Mary Murphy is Professor of Psychology at Indiana University. She received her B.A. from the University of Texas at Austin and her Ph.D. in Social Psychology from Stanford University in 2007, mentored by Claude Steele and Carol Dweck. She was a National Science Foundation Postdoctoral Fellow at Northwestern University from 2007-2009. In 2009, she joined the faculty at the University of Illinois at Chicago, and in 2012, Dr. Murphy moved her lab to Indiana University where she is currently Assistant Professor in the Department of Psychological and Brain Sciences.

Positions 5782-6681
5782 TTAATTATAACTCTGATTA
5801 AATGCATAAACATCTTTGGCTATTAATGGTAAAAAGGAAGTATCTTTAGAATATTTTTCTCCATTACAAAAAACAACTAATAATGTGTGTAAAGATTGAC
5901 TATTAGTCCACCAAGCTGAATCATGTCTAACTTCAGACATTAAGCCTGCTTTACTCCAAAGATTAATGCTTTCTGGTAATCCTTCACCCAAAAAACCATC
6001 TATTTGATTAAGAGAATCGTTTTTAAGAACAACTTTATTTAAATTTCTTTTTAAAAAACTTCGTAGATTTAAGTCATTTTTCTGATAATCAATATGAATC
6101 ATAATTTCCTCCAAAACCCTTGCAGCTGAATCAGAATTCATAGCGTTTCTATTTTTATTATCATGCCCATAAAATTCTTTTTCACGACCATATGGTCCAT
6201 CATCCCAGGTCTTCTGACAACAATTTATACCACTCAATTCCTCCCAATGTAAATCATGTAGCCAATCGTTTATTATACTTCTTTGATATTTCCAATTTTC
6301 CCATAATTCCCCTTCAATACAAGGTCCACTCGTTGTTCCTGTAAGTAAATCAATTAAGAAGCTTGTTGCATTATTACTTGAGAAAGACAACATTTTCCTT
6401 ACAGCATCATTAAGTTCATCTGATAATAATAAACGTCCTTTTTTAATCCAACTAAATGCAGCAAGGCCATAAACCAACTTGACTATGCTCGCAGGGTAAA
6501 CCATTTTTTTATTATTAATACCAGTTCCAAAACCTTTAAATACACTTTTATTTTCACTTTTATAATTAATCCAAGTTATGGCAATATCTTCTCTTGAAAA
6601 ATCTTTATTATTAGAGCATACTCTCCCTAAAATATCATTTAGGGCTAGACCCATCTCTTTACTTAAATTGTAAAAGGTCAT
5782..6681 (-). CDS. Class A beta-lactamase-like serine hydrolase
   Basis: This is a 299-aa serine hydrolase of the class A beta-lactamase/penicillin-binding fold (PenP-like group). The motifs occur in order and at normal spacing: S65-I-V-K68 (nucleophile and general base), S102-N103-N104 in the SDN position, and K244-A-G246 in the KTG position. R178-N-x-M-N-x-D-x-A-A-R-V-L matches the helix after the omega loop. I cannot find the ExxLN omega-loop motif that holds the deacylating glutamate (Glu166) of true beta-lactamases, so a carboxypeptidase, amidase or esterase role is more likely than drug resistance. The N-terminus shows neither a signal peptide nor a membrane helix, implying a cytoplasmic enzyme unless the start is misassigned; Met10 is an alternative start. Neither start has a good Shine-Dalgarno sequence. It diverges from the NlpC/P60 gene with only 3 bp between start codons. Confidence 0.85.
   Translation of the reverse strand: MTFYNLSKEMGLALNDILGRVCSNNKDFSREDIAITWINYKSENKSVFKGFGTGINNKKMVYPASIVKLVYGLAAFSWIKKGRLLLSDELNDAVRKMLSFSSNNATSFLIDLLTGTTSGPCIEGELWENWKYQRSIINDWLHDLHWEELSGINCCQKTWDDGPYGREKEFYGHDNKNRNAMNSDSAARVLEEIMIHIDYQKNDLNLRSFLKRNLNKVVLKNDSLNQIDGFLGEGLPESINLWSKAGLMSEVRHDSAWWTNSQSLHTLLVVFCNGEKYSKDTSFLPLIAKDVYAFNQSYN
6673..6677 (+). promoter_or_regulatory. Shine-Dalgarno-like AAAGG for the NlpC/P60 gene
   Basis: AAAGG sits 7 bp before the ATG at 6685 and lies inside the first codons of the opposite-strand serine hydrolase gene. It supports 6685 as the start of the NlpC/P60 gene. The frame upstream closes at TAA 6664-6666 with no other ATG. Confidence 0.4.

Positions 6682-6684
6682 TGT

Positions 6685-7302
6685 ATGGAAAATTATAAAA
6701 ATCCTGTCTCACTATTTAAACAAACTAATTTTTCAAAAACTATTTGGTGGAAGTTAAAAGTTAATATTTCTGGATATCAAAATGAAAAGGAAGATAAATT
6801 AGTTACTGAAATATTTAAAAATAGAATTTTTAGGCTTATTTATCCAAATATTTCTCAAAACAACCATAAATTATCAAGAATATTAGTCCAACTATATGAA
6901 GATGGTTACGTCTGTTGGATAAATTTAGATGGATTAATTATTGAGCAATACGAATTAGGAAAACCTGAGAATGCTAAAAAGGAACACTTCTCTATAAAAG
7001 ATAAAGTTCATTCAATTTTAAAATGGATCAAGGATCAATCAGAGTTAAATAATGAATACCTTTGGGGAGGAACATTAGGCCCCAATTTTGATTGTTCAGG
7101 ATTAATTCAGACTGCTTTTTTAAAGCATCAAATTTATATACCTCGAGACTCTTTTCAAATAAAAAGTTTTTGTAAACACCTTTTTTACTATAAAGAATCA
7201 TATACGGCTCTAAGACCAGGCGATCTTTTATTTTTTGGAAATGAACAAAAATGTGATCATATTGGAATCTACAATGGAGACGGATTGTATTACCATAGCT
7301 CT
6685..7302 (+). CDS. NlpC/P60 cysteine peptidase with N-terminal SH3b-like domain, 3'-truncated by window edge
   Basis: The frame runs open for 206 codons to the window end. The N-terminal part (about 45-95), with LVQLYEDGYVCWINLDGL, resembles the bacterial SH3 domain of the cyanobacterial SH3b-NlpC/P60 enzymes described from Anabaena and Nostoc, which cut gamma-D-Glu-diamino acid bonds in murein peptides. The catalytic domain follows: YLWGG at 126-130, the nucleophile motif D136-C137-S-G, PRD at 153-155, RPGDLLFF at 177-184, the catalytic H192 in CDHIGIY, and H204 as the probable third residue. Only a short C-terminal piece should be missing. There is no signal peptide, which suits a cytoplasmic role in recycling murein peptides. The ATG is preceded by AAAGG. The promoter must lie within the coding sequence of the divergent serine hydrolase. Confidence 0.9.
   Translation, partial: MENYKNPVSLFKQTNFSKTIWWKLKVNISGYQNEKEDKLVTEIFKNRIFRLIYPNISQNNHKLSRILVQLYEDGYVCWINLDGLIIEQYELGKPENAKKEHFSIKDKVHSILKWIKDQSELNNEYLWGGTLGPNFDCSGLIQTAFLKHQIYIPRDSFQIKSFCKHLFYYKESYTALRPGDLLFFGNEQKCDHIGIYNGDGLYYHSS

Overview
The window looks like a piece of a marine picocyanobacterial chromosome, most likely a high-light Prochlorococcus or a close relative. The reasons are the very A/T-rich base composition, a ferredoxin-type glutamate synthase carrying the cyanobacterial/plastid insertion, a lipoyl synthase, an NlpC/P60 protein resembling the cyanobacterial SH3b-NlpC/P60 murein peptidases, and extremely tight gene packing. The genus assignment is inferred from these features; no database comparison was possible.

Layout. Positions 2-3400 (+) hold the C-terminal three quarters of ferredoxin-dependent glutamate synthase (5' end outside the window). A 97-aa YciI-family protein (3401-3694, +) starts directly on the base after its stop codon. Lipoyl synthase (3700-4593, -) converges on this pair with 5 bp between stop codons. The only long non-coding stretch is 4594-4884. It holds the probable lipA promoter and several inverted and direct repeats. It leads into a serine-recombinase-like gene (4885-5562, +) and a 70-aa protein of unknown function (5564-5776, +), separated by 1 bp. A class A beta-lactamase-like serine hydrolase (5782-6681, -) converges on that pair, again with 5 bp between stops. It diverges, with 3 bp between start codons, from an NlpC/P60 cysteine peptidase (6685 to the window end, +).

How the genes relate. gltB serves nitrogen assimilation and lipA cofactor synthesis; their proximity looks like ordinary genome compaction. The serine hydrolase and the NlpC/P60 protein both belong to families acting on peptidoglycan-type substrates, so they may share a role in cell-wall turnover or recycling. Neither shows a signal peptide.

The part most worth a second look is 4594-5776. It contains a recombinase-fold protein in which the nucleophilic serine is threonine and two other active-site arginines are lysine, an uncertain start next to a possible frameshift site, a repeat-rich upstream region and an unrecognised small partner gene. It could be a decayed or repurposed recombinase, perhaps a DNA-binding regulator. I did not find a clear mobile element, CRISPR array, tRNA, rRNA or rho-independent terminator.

Broadly speaking, Dr. Murphy’s research focuses on developing and testing theories about how people’s social identities and group memberships interact with the contexts they encounter to affect their thoughts, feelings, behaviors, physiology, and motivation. She currently focuses on three programs of research. One aspect of her research program focuses on how situational cues in academic, organizational, and group environments affect people’s cognition, motivation, performance, and physiology, with an eye toward intervention. Another line of research examines how organizations’ philosophies of intelligence—whether organizations believe that intelligence is a fixed trait, or that it malleable and expandable by hard work and effort—shape the motivation of workers. Her current work in this area examines representations of intelligence and genius in society and measures their effects on people’s creativity, performance, and motivation in various work settings. A third line of research examines situational cues in inter- and intra-racial interactions that affect people’s levels of identity threat, emotional experiences, cognitive performance, and motivation to build friendships.